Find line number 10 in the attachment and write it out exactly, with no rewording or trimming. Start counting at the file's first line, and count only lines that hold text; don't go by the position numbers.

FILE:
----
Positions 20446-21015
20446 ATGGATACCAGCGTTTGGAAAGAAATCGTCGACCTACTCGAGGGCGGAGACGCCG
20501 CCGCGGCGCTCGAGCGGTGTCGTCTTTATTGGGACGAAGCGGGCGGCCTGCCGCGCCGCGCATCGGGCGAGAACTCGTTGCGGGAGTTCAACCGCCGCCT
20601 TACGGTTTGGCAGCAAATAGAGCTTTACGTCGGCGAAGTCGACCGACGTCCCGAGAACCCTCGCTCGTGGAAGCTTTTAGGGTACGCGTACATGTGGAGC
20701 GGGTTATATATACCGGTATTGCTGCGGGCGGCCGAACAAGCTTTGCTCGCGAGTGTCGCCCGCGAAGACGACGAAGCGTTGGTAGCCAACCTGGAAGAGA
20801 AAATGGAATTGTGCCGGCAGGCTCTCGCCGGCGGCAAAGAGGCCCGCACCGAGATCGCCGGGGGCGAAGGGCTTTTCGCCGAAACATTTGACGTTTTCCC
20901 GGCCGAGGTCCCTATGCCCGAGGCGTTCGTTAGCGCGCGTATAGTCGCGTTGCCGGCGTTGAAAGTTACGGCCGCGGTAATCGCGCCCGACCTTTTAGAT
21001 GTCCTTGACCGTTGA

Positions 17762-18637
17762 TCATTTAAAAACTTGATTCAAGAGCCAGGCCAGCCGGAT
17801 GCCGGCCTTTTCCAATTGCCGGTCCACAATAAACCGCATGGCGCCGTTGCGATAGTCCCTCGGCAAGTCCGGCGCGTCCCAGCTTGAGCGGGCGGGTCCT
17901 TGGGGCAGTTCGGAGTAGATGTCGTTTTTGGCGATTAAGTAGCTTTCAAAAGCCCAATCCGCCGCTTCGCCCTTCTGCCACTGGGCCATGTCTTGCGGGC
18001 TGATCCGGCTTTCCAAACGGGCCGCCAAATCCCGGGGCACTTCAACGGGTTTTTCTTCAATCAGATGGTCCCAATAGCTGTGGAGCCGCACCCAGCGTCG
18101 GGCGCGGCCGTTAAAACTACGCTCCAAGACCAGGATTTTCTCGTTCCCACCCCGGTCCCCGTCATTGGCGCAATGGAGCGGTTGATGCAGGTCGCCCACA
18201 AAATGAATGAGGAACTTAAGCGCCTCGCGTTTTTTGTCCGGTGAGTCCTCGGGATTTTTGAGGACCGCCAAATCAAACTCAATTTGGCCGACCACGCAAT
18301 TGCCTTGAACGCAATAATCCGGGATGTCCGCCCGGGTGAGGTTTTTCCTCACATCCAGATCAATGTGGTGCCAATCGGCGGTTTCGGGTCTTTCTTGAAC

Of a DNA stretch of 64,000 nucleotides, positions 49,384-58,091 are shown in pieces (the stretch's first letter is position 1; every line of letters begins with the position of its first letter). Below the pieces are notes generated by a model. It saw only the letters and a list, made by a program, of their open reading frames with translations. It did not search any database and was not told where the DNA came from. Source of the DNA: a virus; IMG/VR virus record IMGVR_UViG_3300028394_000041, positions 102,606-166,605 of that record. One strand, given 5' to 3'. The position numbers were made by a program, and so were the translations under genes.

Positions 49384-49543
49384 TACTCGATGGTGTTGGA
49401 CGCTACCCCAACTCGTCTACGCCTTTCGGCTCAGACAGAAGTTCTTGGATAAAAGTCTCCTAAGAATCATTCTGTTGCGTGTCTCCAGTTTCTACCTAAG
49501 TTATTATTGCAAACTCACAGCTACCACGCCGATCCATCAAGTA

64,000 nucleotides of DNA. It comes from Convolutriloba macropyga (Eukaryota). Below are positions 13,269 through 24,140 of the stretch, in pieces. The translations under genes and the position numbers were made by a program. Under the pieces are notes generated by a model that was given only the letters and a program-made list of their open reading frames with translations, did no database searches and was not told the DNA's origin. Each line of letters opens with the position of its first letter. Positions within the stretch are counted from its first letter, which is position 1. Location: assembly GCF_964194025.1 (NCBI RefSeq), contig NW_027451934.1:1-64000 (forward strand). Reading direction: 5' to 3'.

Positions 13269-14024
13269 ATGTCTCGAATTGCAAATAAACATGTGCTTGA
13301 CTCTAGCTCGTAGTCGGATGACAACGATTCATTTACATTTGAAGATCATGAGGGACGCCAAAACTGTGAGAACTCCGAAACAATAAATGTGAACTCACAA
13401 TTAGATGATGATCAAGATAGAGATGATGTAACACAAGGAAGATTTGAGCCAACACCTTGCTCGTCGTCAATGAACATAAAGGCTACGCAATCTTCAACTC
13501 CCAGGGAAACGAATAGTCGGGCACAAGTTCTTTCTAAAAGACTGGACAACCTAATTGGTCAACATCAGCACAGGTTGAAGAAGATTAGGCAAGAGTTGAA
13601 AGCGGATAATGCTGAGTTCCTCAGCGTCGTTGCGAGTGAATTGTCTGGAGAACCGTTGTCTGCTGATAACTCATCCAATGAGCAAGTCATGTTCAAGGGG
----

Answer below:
17762 TCATTTAAAAACTTGATTCAAGAGCCAGGCCAGCCGGAT